Inspired by a few colleagues, including Sophie Lewis who I met last week and writes the excellent honeybeesandhelium.com, I’ve started a blog. I am hoping to reach a different audience, free myself (a little) from academic writing conventions and perhaps even improve my productivity. So, here goes…
My colleague Cameron Barr and I are back from our second field trip to South Australia’s inventively named “south-east” region (the inventiveness doesn’t end there: Kingston SE is the name of one of the coastal towns, lest we confuse it with Kingston-on-Murray nearly 400 km away).
We have been collecting approx. 1 metre long lengths of rope which we had previous placed in 40 stream sites around the “south-east”. Over the past month of so (we hope) they have been colonised by diatoms, a type of algae which form the basis of many aquatic “food chains” (see here http://tolweb.org/Diatoms/21810 for further info). We will assess whether the diatoms are being strongly influenced by nutrients (such as phosphorus) dissolved in the water of the streams.
This project, funded by the Environment Protection Authority, will hopefully help to refine South Australia’s stream water quality guidelines. By understanding how the diatoms are influenced by nutrients, it may help the EPA to develop new nutrient thresholds in an effort to help guide efforts to improve the quality of our creeks and rivers.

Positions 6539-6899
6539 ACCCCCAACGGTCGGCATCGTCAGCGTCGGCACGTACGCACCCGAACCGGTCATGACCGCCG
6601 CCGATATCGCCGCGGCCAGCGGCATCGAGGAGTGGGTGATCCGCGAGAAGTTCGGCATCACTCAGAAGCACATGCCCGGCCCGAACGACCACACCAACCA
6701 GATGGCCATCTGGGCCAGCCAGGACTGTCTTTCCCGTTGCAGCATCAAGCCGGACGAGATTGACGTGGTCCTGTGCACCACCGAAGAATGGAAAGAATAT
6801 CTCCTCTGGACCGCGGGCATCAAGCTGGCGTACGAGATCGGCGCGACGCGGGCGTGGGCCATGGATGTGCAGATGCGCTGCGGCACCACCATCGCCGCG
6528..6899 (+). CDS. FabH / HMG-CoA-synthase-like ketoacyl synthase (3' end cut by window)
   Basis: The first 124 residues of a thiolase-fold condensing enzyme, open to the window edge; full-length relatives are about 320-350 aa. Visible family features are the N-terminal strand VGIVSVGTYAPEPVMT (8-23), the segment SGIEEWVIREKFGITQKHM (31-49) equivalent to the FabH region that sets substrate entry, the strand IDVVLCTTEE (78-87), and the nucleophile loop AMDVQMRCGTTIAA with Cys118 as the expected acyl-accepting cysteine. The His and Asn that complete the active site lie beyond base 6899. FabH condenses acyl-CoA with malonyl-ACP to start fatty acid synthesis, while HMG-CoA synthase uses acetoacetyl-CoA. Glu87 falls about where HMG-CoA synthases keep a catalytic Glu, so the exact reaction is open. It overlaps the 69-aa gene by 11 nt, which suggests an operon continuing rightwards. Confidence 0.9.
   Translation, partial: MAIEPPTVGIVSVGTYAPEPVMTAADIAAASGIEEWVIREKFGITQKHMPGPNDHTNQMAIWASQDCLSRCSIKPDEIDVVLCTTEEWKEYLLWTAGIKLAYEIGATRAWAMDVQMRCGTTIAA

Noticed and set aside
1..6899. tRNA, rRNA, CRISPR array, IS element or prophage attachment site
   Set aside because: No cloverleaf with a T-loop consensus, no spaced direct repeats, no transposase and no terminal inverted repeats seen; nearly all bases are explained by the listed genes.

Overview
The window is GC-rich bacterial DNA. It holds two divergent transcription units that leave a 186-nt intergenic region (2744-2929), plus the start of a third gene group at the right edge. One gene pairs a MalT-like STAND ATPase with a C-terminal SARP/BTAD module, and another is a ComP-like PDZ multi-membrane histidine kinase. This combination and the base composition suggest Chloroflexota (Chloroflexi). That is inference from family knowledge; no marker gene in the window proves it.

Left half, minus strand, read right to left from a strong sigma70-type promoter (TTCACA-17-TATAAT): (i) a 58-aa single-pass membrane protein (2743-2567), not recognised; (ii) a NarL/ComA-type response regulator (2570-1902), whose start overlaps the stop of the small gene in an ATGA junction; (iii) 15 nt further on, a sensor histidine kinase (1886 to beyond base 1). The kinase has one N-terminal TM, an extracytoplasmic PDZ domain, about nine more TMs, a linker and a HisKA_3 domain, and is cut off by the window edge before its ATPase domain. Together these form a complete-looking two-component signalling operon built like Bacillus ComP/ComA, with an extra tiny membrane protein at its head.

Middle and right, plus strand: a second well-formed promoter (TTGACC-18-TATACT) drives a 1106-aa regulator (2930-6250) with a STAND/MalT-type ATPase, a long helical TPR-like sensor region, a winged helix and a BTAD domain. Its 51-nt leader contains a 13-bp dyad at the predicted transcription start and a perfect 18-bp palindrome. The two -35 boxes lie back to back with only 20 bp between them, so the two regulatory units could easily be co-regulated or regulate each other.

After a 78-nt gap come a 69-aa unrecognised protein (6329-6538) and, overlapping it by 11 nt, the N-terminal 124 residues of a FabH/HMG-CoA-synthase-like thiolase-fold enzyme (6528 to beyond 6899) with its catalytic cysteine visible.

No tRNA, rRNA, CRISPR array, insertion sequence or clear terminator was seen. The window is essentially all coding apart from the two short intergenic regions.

Given the first set of water quality data we have been given, there is much room for improvement. Around half of the 40 sites sampled are highly nutrient enriched while 20% are “hypereutrophic”. Given that much of the massive drainage network that contributes these nutrients was constructed after World War II, then it is likely that we are yet to feel the full effects of these impacts.
I’ll report on the diatom results in a month or two, but for the moment I’ll sign off and leave you with a couple images from the field trip.
Note how the ropes are frayed to maximise the habitat for colonisation by diatoms. We got the idea from out colleague at University College London Ben Goldsmith who did his Ph.D. on diatoms in streams.
We were very impressed by scale of the windfarm near Millicent and the town’s promotion of the farm (“the largest in the Southern Hemisphere”) as a tourist attraction. Certainly to me, the impressive windmills (some around 90 m high) enhance this landscape.
That’s all for now. Next time I’ll write about our work which uses information from the past to help understand our present.